When I arrive at this point in the term, I always think of Yannick.  I anticipate others like him, students I’ve all but forgotten, who will reappear with stories about why they should be allowed to make up work, do extra credit, coast by.  There are at least four this semester who might turn up in my office with sad tales, and I’m already formulating my answers.  They are all variations of “No,” much firmer than anything I said to Yannick.

That said, I don’t think my responses to Yannick two years ago were all wrong.  Maybe you have a different opinion.  Let me know.

*

When Yannick walked into my office on Thursday, his first words were, “Miss, do you remember me?”

I did.  He’s in my Travel Literature class, but I hadn’t seen him in almost 2 months.  He hadn’t written any of his required blog posts.  He’d showed up to do his (half-assed) oral presentation, but had never submitted his bibliography.  The major essays had been due the day before, and I’d heard nothing from him.  I’d assumed he was gone for good, but that’s often a foolish assumption.

“I’ve been away from school for a while,” he said.  “I’ve been having some problems.”

I gestured for him to sit down, and he explained.  He’d visited Academic Advising that morning.  He’d told them what was going on, and why he’d missed so much school, but they’d told him that there was no official remedy for his situation, because his difficulties were not medical.  His only hope was to speak with his teachers, see what he could do to complete his semester, and try to pass four of his courses, because he’s on academic probation and if he fails this term, he’s out for good.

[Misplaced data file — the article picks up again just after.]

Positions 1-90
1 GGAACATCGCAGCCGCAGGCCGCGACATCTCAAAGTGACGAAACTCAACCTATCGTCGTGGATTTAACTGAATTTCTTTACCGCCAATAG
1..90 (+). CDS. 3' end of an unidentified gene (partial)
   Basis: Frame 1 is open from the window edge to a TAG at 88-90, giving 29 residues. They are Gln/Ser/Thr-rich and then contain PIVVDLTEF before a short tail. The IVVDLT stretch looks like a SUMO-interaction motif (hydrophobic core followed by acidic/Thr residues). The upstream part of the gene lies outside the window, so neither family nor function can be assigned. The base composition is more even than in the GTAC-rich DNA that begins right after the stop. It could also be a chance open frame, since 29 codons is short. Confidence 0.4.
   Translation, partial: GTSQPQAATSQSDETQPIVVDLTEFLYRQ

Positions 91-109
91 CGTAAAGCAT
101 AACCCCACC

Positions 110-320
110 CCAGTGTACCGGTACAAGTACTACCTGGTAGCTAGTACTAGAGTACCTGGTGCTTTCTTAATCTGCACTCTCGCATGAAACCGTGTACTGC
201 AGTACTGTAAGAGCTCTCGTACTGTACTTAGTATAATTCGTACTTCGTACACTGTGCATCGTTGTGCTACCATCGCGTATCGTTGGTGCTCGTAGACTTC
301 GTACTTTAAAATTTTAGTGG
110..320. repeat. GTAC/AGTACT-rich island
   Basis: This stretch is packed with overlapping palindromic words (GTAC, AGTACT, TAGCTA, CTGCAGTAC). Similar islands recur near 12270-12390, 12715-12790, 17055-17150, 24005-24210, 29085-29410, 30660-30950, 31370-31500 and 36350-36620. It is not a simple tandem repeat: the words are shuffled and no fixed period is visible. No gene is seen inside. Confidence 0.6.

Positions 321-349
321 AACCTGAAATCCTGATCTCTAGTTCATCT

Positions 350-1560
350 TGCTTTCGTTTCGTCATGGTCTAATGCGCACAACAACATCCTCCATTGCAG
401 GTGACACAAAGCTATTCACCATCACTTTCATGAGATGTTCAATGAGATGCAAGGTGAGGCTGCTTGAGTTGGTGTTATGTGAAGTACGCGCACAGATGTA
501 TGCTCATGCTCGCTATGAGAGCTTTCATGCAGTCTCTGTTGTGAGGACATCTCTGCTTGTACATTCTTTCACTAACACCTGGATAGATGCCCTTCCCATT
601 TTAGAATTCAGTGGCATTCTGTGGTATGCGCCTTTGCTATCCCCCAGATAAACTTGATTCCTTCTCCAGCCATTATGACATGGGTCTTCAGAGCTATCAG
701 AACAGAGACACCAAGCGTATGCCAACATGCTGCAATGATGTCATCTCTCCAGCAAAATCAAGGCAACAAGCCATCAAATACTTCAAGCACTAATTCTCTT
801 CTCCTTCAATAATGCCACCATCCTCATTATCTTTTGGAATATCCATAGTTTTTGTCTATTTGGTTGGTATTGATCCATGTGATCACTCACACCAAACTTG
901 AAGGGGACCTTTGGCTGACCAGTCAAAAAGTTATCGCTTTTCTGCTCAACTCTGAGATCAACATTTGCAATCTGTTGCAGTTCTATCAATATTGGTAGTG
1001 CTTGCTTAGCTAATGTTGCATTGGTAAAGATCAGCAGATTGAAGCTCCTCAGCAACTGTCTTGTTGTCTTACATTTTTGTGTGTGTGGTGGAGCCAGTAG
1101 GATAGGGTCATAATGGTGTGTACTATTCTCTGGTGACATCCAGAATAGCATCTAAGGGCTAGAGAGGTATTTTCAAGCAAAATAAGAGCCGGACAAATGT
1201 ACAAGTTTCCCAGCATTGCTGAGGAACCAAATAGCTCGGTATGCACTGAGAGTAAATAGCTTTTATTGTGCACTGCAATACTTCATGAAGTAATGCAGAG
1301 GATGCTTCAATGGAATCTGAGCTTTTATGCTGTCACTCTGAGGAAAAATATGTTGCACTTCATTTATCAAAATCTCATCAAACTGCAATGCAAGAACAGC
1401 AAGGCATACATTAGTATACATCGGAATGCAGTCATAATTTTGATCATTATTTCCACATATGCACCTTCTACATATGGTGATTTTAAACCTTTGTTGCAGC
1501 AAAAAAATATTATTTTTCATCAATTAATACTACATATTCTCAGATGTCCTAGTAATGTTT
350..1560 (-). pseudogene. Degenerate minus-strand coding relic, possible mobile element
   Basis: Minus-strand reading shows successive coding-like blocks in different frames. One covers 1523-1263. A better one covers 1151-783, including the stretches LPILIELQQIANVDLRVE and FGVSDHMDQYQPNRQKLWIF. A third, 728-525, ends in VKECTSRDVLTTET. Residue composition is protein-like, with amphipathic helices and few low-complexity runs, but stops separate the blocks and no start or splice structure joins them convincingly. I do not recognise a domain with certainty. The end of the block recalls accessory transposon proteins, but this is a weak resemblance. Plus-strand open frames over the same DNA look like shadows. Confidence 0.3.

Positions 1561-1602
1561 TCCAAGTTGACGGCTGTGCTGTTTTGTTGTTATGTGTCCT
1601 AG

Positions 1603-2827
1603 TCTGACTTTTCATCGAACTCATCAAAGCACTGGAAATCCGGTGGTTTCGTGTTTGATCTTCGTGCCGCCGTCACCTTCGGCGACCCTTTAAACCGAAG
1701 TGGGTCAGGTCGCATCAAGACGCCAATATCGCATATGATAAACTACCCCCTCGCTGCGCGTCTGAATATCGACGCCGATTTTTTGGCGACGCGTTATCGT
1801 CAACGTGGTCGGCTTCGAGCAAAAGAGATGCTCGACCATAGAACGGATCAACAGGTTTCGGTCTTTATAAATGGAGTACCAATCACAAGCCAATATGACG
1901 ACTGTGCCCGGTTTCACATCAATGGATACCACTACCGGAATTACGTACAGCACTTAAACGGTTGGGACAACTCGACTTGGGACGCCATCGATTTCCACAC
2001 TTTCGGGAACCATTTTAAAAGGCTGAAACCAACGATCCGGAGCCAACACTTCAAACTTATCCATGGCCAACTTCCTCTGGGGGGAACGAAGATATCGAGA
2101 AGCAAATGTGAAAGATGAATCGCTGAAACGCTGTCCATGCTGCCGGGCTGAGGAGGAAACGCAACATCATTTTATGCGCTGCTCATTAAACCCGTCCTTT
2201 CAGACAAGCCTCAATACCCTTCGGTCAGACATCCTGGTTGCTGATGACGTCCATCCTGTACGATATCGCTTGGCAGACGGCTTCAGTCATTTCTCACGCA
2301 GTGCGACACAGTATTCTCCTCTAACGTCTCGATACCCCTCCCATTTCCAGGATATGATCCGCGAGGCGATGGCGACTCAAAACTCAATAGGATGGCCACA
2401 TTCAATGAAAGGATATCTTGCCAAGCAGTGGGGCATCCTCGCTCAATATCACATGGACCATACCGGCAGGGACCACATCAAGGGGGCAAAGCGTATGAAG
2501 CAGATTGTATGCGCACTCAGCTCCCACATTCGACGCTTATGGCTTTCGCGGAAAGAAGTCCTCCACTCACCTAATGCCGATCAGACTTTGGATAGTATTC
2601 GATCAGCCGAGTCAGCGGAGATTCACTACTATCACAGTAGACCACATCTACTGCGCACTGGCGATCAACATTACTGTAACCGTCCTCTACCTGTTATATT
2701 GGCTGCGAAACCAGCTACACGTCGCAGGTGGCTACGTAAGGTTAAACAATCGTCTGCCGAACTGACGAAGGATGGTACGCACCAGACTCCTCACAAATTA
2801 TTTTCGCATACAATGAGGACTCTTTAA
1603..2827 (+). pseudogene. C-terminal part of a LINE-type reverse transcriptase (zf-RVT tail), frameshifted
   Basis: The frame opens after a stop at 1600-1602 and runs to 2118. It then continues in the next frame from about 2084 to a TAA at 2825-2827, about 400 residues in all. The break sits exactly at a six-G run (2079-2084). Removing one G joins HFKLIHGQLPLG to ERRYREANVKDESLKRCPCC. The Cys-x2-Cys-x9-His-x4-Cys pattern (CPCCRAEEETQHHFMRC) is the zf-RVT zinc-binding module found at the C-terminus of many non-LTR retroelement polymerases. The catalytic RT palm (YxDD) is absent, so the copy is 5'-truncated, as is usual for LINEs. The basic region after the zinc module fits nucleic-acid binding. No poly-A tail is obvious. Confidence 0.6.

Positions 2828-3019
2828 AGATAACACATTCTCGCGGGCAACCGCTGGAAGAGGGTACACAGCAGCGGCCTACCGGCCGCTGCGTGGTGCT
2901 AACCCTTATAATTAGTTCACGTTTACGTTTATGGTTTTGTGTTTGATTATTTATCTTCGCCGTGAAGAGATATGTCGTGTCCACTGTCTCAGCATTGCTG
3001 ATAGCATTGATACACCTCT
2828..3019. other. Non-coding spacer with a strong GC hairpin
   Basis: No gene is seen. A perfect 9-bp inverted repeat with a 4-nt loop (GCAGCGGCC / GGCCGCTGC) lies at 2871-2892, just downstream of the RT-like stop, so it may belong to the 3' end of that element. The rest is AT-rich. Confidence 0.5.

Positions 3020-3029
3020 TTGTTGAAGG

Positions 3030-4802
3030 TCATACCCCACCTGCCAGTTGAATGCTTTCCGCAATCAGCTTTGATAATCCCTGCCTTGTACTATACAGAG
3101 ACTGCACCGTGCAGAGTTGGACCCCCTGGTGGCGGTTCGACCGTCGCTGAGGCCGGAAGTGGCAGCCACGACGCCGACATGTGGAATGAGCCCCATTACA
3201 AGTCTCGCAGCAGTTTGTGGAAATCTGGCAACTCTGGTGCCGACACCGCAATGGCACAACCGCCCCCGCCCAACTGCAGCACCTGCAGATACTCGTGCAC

“I’ve seen my other five teachers,” he said.  “Two of them say there’s no way.  The other three told me what I need to do if I want to pass.  So that just leaves this course.”

Yannick is a handsome and confident young man.  He reminds me a little of another handsome and confident young man I taught a few years ago, one who spoke with the assurance that of course you were going to do whatever he asked of you.  And people did, especially girls, who allowed him to cheat off their tests and, I heard, signed his name to attendance sheets in courses he skipped.  (He eventually failed my course for blatant, unrepentant plagiarism.)  Yannick’s air is a bit less presumptuous, slightly deferential but not obsequious.  It’s an effective air, but I’ve seen it before, and am mostly invulnerable to it now.

I outlined what the possibilities were.  He wasn’t going to pass his blog project, but there was still time to make up some missed posts and get something more than 0%.  His major paper was going to be late, but I accept papers up to a week after the deadline, albeit with a 5%-per-day late penalty.  His Mock Exit Exam would be the following week, and he needed to show up and do his best with that.  His in-class assignments grade was in the toilet, and that was not reparable.  “It’s not impossible, Yannick,” I said, “but frankly, I’m not optimistic about your chances.”

“But, you see, miss…do you want to know my situation?”

I gave a shrug that I hoped was nonchalant without being insulting.  “You’re welcome to tell me about it if you like.”

And then he proceeded to tell me about his father’s business.  The details of it were confusing, but the upshot seemed to be that his father had dug himself into a hole by importing cars, selling them at auction, but then getting behind on his payments and sales and accumulating debt.  The auction had finally seized their cars and, after some negotiation, agreed to accept a payment of $50,000 to cover the remainder, money the family didn’t have.  Yannick had been working 12 hours a day at the shop trying to help out, but now creditors had been calling and coming to the door, so they weren’t spending much time at home.  The family and the business were crumbling.